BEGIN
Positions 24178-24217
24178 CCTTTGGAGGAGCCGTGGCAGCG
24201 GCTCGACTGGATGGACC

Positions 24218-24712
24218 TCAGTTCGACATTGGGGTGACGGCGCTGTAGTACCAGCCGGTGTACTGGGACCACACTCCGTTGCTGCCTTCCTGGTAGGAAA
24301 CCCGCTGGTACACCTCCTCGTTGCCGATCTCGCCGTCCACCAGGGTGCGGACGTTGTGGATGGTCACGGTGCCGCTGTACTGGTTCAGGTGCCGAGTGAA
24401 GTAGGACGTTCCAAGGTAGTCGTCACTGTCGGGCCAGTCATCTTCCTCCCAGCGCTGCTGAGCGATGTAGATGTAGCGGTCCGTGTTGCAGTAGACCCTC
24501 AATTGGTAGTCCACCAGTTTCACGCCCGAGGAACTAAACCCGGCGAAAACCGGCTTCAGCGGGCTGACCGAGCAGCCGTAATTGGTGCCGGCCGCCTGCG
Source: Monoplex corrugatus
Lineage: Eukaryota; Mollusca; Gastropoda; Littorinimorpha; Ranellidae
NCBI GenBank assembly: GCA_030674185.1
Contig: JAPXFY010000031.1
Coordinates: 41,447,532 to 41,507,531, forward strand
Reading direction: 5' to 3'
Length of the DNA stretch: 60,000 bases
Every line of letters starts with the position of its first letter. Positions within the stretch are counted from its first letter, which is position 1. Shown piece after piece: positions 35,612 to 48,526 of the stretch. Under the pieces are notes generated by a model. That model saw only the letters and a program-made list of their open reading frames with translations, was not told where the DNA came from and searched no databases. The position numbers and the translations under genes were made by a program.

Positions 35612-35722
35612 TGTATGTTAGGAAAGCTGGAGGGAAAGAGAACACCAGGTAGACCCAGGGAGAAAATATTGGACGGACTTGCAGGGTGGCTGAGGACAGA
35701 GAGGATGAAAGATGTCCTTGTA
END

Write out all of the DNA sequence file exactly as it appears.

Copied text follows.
Positions 24178-24217
24178 CCTTTGGAGGAGCCGTGGCAGCG
24201 GCTCGACTGGATGGACC

Positions 24218-24712
24218 TCAGTTCGACATTGGGGTGACGGCGCTGTAGTACCAGCCGGTGTACTGGGACCACACTCCGTTGCTGCCTTCCTGGTAGGAAA
24301 CCCGCTGGTACACCTCCTCGTTGCCGATCTCGCCGTCCACCAGGGTGCGGACGTTGTGGATGGTCACGGTGCCGCTGTACTGGTTCAGGTGCCGAGTGAA
24401 GTAGGACGTTCCAAGGTAGTCGTCACTGTCGGGCCAGTCATCTTCCTCCCAGCGCTGCTGAGCGATGTAGATGTAGCGGTCCGTGTTGCAGTAGACCCTC
24501 AATTGGTAGTCCACCAGTTTCACGCCCGAGGAACTAAACCCGGCGAAAACCGGCTTCAGCGGGCTGACCGAGCAGCCGTAATTGGTGCCGGCCGCCTGCG
Source: Monoplex corrugatus
Lineage: Eukaryota; Mollusca; Gastropoda; Littorinimorpha; Ranellidae
NCBI GenBank assembly: GCA_030674185.1
Contig: JAPXFY010000031.1
Coordinates: 41,447,532 to 41,507,531, forward strand
Reading direction: 5' to 3'
Length of the DNA stretch: 60,000 bases
Every line of letters starts with the position of its first letter. Positions within the stretch are counted from its first letter, which is position 1. Shown piece after piece: positions 35,612 to 48,526 of the stretch. Under the pieces are notes generated by a model. That model saw only the letters and a program-made list of their open reading frames with translations, was not told where the DNA came from and searched no databases. The position numbers and the translations under genes were made by a program.

Positions 35612-35722
35612 TGTATGTTAGGAAAGCTGGAGGGAAAGAGAACACCAGGTAGACCCAGGGAGAAAATATTGGACGGACTTGCAGGGTGGCTGAGGACAGA
35701 GAGGATGAAAGATGTCCTTGTA